Margarette Purvis is on a mission to end hunger.
As president and CEO of the Food Bank For New York City, Purvis oversees one of the largest food banks in the country. She also chairs the New York State Anti-Hunger Task Force and was appointed to the Community Schools Advisory Board by Mayor Bill de Blasio.
Her motives are clear: tackle food poverty, distribute food and promote healthy food. From her Wall Street office, Purvis clues us into how she’s going to end hunger with information and dignity in advance of the Food Bank’s Urban Adventure Scavenger Hunt this Sunday in Bryant Park.
Q How did you start at Food Bank?
A This is my second time working at Food Bank. I was vice president and I started to work here right before 9/11. I worked here for six years, and then I went and worked to help with Hurricane Katrina. When the CEO of Food Bank retired, I was asked back as CEO and have been here three years. I feel like I started at Food Bank years ago. My granny is a missionary activist, and she and my mom took me with them to feed hungry people in a Mississippi hospital. We made food at home and brought it to them. It’s what I’ve done all my life.
People say you like disaster.
I started at Food Bank two months before 9/11 and came back right before Hurricane Sandy. While those times have been really hard, I’ve been able to serve in those hard times. When Sandy hit the city, I was pulling on that which I learned from dealing with Katrina in New Orleans and 9/11.
What’s the most difficult aspect of dealing with hunger?
There still are people who don’t know how pervasive it is. There is still a lot of shame and embarrassment around hunger. People don’t want to be judged. I don’t want anyone on those lines to feel disrespected. Just because they don’t have money doesn’t mean they are disrespected. They are only missing money. We start with love and information. I truly believe most people are good people. When they can connect, they will do what’s right.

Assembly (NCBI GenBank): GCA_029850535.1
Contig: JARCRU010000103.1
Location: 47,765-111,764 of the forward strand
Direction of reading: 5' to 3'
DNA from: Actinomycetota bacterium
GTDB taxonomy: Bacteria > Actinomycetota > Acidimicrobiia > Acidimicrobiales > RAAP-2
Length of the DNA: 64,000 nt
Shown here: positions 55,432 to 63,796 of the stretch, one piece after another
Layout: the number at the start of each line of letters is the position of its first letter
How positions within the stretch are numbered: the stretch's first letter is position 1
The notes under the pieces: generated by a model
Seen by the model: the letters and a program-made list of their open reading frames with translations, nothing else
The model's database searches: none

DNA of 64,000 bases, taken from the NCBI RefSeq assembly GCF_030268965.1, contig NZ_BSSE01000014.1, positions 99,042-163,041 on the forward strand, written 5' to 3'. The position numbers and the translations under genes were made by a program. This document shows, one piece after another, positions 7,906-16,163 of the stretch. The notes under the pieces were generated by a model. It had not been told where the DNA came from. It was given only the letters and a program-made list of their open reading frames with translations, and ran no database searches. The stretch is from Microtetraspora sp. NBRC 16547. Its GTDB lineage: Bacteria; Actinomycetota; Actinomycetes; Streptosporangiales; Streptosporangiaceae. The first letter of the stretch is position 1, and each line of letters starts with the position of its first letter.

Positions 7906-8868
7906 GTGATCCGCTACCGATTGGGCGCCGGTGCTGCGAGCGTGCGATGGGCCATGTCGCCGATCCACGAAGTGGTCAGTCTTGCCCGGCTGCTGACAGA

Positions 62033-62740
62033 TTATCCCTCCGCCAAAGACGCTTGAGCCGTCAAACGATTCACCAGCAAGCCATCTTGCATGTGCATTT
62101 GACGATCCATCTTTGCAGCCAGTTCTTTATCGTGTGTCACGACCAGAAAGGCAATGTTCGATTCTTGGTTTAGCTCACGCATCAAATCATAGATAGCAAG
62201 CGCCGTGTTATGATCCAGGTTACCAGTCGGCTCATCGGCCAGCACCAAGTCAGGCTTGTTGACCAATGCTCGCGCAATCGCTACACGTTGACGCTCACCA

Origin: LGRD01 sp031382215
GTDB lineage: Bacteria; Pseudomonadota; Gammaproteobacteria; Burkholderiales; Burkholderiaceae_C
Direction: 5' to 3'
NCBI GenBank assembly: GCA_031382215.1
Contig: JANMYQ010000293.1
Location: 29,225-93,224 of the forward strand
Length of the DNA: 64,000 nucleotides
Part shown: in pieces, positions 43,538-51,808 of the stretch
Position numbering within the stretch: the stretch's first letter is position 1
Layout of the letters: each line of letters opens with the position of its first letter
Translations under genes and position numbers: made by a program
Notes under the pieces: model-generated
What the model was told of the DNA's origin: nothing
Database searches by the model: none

How does Food Bank work?
We work on three fronts: food distribution, income support and nutrition education. We are the Fresh Direct for charity. We send the missions and pantries recipes and train the soup kitchens with nutritious recipes. We also go to schools and encourage over 40,000 kids to love vegetables.
What role does Food Bank play in providing healthy food choices?
Food Bank provides access. In poor neighborhoods, produce is not there and the quality is bad. The price of an apple differs in the Big Apple. Food Bank is the largest distributor of free produce in the US. We are very proud of the 18 million pounds of fresh produce we distribute.
What’s the biggest impact the Food Bank makes?
The biggest impact is about being a bridge to communities with means and communities with needs. It’s not about the differences, it’s about how you bridge them. If someone wants to help make the city a better place, they can start with Food Bank. The greatest impact is that we connect the folks who need to be connected.
Tell me about the new ad campaign.
Right after Hurricane Sandy we took photos of iconic New Yorkers, including our board members Mario Batali, Kevin Bacon and Susan Sarandon, and decided to roll it out slowly. Our real focus is women. Hunger has evolved into a woman’s issue and we use iconic faces of women like Sunny Anderson and Katie Lee to raise awareness. They work and show up at soup kitchens. Katie cuts up onions while Sunny teaches a cooking class with seniors.
What’s the #GoOrangeNYC campaign?
It’s a hunger action campaign. We use the color orange for hunger awareness. Whether you make a gift, volunteer or come this Sunday where we are doing a scavenger hunt at Bryant Park, #GoOrangeNYC is registered by Food Bank and it’s now being done all over the country.
This is our teen-focused campaign. Teenagers need more attention and to make their own decisions. Most teens won’t use the free lunch program. We don’t talk at them, we use the web and social media and allow them to communicate their own message. The initiative is not to change a whole life, but to change one thing to make them healthier. For example, instead of eating pizza, eat an orange.
Any new initiatives?
We are rolling out a new strategic plan to encourage soup kitchens, pantries and donors to focus on the poorest neighborhoods.
Any career advice?
Don’t be afraid to be passionate and to use your passion for what you believe in. It’s OK if everyone doesn’t see what you see. Embrace your passion and good stuff will come.